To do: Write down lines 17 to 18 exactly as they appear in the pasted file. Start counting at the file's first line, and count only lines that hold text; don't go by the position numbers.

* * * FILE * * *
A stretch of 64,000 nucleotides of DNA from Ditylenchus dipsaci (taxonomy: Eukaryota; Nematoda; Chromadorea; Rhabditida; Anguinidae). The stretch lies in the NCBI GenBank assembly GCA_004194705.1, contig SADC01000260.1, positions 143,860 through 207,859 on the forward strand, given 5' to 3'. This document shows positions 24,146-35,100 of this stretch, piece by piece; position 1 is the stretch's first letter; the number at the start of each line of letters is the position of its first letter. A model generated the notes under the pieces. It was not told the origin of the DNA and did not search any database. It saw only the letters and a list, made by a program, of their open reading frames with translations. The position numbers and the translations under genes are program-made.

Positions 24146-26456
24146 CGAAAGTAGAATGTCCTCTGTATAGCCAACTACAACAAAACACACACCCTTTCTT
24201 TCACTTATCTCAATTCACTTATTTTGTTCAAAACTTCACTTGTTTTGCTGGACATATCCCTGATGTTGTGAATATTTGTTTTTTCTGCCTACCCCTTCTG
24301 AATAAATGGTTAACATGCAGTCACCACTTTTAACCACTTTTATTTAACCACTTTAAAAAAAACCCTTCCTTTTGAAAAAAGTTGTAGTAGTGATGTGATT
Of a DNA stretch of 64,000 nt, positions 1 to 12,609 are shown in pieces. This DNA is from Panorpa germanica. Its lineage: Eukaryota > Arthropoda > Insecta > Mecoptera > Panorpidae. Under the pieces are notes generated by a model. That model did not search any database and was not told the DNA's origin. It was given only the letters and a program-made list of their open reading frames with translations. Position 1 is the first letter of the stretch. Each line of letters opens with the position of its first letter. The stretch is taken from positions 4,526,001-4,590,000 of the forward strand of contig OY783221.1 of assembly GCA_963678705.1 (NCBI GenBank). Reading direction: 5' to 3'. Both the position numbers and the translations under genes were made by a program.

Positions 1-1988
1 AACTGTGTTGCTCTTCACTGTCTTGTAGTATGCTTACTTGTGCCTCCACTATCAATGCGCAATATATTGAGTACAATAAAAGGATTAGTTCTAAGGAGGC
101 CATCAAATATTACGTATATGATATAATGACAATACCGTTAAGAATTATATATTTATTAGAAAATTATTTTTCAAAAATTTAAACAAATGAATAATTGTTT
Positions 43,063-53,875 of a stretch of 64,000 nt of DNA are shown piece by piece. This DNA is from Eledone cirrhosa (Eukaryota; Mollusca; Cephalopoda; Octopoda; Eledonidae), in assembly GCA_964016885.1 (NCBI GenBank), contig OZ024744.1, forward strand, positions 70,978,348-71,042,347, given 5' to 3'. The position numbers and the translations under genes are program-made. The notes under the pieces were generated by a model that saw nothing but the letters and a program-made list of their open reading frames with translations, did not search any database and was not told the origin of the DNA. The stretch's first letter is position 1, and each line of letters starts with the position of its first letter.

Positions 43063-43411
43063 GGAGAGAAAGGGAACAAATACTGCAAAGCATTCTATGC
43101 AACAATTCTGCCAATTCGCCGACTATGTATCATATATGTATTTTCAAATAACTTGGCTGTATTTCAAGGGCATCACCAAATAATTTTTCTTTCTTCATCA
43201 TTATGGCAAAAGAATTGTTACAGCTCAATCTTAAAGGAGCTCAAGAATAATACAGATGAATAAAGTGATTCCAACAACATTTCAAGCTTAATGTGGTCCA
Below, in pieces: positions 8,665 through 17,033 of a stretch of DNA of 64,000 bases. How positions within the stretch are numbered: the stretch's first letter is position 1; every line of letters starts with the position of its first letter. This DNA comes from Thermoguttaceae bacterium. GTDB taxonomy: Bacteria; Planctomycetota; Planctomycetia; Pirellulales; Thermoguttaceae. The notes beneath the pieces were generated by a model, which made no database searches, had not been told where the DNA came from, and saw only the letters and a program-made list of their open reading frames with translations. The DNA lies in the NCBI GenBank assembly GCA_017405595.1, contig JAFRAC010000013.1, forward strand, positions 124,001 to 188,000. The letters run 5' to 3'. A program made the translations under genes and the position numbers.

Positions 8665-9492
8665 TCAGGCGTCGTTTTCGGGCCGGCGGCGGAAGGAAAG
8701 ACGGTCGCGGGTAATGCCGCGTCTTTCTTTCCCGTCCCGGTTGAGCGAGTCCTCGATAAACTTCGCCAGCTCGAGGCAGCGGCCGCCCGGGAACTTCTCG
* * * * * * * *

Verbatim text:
8665 TCAGGCGTCGTTTTCGGGCCGGCGGCGGAAGGAAAG
8701 ACGGTCGCGGGTAATGCCGCGTCTTTCTTTCCCGTCCCGGTTGAGCGAGTCCTCGATAAACTTCGCCAGCTCGAGGCAGCGGCCGCCCGGGAACTTCTCG